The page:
Americans will cast their vote in the US midterm elections today, and the results will set the tone for stock markets around the world.
All 435 seats in the House of Representatives are up for grabs, while 35 of the 100 Senate seats will be on offer too.
The big picture result will centre around how easily President Donald Trump can enact legislation during the remainder of his term.
Betting markets have suggested that the Democrats will gain control of the House, but Republicans will keep their grip on the Senate. Should that come to pass, it will make Trump’s agenda harder to enact.
Since Trump’s election, the S&P 500 stock market has risen more than 27 per cent. That figure betters the early months of the presidencies of Bill Clinton, Ronald Reagan and George W Bush.
Barack Obama’s numbers are much higher, but stocks then were springing back from the depths of the financial crisis.
Global stocks have struggled in 2018, especially in October, but analysts say if the Republicans hold on to both the House and the Senate, you can expect a return to buying.
The chief strategist at BNP Paribas Fortis, Philipe Gijsels, says that winning both chambers would allow Trump to continue a market-friendly policy, and says it could even see him become a little less hostile to China, producing a bump for international stocks.
The analyst adds that even losing the lower House would only be market neutral, and may even speed up a Trump deal with Beijing.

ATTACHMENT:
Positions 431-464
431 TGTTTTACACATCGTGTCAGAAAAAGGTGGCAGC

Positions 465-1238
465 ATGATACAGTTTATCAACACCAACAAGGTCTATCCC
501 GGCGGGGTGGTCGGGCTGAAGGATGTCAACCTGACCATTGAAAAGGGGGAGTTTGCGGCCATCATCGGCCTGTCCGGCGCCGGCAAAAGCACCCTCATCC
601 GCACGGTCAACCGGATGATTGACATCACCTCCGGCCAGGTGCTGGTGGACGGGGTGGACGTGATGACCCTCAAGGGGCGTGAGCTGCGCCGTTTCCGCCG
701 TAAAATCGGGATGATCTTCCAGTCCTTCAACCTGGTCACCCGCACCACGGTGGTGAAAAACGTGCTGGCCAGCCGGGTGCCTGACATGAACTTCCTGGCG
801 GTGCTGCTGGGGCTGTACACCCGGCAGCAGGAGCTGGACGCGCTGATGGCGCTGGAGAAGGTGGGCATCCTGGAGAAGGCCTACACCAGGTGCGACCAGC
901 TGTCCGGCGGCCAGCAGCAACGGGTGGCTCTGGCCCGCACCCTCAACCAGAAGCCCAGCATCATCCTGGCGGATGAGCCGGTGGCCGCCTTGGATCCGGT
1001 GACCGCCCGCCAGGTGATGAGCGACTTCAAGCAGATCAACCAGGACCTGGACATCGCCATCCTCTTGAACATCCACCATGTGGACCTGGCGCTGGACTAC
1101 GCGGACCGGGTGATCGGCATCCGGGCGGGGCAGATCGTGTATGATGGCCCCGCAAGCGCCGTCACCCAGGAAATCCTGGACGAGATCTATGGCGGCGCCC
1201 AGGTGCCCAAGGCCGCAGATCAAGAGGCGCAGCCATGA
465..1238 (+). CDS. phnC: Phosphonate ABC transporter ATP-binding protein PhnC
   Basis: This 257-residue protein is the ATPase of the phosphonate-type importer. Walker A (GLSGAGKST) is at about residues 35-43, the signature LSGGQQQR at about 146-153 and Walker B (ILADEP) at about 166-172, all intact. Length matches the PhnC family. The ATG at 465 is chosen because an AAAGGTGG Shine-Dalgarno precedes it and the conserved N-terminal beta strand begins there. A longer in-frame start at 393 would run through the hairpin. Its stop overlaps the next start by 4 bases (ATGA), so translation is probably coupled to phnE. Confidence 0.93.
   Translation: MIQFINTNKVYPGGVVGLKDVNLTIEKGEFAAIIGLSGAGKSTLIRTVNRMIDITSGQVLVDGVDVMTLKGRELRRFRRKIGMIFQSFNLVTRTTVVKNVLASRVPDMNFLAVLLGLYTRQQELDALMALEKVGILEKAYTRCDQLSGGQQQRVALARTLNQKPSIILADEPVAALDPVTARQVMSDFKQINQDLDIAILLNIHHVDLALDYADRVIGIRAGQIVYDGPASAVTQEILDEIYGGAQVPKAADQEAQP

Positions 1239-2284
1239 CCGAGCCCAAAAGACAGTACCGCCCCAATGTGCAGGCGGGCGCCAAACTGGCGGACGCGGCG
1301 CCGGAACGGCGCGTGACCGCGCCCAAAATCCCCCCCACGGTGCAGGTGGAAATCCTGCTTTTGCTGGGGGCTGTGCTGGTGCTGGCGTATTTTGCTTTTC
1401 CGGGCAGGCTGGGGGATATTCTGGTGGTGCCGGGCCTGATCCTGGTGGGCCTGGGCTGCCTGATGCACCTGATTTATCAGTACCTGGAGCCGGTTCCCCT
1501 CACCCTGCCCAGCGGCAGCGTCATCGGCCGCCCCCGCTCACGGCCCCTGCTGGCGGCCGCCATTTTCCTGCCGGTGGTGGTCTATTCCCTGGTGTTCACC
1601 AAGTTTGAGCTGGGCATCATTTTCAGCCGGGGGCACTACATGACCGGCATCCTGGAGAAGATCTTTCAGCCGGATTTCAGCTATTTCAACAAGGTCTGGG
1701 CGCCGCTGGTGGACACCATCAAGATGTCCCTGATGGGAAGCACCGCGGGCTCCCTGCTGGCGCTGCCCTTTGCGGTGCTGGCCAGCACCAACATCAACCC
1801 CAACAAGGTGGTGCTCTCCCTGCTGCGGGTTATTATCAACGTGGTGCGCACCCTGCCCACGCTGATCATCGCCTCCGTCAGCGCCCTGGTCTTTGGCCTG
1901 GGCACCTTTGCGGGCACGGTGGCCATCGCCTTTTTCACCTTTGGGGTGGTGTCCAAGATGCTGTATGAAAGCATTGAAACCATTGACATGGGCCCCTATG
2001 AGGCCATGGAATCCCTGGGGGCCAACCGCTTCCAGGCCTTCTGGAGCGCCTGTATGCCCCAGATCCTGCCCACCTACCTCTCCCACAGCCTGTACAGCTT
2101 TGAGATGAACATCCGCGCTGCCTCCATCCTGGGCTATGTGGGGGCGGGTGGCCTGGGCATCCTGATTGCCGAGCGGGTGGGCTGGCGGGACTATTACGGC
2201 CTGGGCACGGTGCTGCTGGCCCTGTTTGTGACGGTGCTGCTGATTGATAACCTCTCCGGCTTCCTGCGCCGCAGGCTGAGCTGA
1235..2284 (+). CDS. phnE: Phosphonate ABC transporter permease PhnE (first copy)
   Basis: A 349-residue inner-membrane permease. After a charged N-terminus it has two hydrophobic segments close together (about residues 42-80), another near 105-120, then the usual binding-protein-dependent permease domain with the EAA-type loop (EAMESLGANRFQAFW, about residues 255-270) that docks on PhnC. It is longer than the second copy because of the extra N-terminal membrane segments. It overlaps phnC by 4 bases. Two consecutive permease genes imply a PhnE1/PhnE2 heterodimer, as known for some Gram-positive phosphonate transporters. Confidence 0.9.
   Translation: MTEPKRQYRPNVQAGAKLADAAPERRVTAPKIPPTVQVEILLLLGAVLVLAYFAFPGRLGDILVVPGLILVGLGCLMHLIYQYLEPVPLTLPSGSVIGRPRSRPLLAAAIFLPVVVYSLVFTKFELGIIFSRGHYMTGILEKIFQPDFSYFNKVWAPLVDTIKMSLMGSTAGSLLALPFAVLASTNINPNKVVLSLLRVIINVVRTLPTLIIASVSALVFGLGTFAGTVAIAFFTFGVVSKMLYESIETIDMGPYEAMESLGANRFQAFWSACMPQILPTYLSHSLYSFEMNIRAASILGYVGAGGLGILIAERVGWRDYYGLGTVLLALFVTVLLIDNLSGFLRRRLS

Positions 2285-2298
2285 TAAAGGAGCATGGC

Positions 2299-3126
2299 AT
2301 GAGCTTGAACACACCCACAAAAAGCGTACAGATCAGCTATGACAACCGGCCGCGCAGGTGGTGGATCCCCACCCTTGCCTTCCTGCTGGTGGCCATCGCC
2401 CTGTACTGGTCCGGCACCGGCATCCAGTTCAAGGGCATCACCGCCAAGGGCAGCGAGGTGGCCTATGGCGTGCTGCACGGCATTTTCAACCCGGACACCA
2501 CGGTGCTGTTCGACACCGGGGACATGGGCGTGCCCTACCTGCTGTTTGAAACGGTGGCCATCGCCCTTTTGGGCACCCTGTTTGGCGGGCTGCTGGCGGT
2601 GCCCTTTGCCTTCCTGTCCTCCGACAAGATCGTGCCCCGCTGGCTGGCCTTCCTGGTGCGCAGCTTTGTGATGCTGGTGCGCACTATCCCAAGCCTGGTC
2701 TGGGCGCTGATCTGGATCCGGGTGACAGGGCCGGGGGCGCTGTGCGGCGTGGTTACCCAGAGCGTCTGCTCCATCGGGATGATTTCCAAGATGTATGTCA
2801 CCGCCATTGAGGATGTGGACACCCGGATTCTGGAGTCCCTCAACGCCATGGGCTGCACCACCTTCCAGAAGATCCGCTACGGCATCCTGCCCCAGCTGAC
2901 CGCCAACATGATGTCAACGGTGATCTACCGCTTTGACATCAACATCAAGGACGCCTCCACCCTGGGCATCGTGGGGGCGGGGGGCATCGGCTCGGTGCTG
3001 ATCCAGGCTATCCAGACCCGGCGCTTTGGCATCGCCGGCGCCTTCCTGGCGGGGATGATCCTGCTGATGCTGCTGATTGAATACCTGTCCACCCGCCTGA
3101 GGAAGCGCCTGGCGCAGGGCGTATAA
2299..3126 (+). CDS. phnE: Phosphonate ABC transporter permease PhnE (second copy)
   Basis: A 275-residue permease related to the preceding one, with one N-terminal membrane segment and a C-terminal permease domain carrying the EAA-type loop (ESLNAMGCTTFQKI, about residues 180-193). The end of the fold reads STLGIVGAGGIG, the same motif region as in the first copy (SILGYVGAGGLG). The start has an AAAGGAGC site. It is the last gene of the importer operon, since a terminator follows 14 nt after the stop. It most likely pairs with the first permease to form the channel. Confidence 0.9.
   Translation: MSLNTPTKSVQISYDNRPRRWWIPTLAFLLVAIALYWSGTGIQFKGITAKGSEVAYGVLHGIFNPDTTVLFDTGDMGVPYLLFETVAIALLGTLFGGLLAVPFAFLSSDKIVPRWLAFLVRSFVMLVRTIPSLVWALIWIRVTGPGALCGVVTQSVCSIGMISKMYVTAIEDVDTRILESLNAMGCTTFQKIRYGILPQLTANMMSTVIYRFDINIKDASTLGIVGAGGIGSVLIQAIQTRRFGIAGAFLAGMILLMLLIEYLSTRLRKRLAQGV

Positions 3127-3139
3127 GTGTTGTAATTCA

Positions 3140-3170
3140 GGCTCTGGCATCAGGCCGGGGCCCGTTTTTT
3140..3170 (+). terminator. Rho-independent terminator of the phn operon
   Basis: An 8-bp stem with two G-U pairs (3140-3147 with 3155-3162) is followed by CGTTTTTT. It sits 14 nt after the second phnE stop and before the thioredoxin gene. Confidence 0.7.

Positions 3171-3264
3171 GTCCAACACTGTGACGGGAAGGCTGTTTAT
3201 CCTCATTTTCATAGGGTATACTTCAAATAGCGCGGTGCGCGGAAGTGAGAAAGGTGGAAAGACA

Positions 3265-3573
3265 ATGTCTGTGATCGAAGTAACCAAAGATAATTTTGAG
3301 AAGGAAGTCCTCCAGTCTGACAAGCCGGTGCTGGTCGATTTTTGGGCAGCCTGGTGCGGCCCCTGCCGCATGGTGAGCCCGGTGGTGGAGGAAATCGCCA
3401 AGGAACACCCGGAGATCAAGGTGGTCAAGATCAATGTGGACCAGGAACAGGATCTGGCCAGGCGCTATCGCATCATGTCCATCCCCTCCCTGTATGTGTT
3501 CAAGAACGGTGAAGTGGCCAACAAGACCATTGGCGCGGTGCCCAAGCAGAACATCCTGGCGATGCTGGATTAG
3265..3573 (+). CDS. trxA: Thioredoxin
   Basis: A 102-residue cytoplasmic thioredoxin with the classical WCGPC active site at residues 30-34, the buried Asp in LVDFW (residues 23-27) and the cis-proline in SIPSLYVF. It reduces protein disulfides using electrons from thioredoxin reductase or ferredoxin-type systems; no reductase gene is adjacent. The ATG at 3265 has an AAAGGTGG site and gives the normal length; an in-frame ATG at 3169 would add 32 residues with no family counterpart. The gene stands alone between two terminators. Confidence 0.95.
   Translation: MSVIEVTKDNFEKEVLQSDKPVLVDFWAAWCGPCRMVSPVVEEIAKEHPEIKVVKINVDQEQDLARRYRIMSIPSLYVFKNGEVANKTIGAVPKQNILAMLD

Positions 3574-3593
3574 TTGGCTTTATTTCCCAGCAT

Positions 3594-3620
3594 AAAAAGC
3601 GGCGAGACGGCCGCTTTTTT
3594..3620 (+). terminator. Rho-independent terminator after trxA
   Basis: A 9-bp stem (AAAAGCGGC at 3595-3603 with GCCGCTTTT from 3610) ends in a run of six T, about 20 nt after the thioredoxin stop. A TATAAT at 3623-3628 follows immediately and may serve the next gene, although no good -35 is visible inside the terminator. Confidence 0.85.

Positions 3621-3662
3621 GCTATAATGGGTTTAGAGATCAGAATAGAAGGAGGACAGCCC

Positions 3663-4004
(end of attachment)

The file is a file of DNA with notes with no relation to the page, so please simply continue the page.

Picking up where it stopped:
Gijsels puts the odds of the Republicans losing both houses at just 10 per cent, but concedes that the scenario could see markets dip, with Trump’s lack of domestic power leading him to double down on trade war tactics.
Deutsche Bank says that the issues Americans appear to care about going into the election are health care, trade, and immigration.
If the Republican Party gets full control, we’re likely see a rally in risk assets such as stocks, according to a forecast note from the bank’s researchers last week.
The bank adds that any further fiscal stimulus, such as more tax cuts, would also benefit equities.
Deutsche cautions on the idea that a sweeping Democrat victory would lead to any huge sell-off on stock markets, noting that the rival parties may then work together on a huge infrastructure package.
Edward Park, investment director at UK investment manager Brooks Macdonald says that the importance of the midterms shouldn’t be overplayed by investors.
According to Park, much of recent US politics had been “driven by executive orders rather than legislation”, and therefore today’s elections could be less important to sentiment.
The wealth manager says any real volatility may come from full Democratic control, as markets would begin to price in a stronger chance of a presidential impeachment.